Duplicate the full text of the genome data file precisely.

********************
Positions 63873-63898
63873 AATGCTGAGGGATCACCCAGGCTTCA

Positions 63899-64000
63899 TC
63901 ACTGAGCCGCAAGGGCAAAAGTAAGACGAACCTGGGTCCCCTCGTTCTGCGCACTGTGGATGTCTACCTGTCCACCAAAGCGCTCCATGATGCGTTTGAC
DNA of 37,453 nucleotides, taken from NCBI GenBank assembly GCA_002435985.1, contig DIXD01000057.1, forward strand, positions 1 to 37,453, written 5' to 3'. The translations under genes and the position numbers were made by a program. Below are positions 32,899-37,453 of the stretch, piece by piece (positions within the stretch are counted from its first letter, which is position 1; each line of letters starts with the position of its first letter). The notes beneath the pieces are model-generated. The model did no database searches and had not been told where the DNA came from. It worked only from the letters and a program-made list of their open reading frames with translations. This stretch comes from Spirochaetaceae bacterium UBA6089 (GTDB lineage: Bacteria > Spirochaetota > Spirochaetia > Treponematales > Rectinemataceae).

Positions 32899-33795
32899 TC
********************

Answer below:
Positions 63873-63898
63873 AATGCTGAGGGATCACCCAGGCTTCA

Positions 63899-64000
63899 TC
63901 ACTGAGCCGCAAGGGCAAAAGTAAGACGAACCTGGGTCCCCTCGTTCTGCGCACTGTGGATGTCTACCTGTCCACCAAAGCGCTCCATGATGCGTTTGAC
DNA of 37,453 nucleotides, taken from NCBI GenBank assembly GCA_002435985.1, contig DIXD01000057.1, forward strand, positions 1 to 37,453, written 5' to 3'. The translations under genes and the position numbers were made by a program. Below are positions 32,899-37,453 of the stretch, piece by piece (positions within the stretch are counted from its first letter, which is position 1; each line of letters starts with the position of its first letter). The notes beneath the pieces are model-generated. The model did no database searches and had not been told where the DNA came from. It worked only from the letters and a program-made list of their open reading frames with translations. This stretch comes from Spirochaetaceae bacterium UBA6089 (GTDB lineage: Bacteria > Spirochaetota > Spirochaetia > Treponematales > Rectinemataceae).

Positions 32899-33795
32899 TC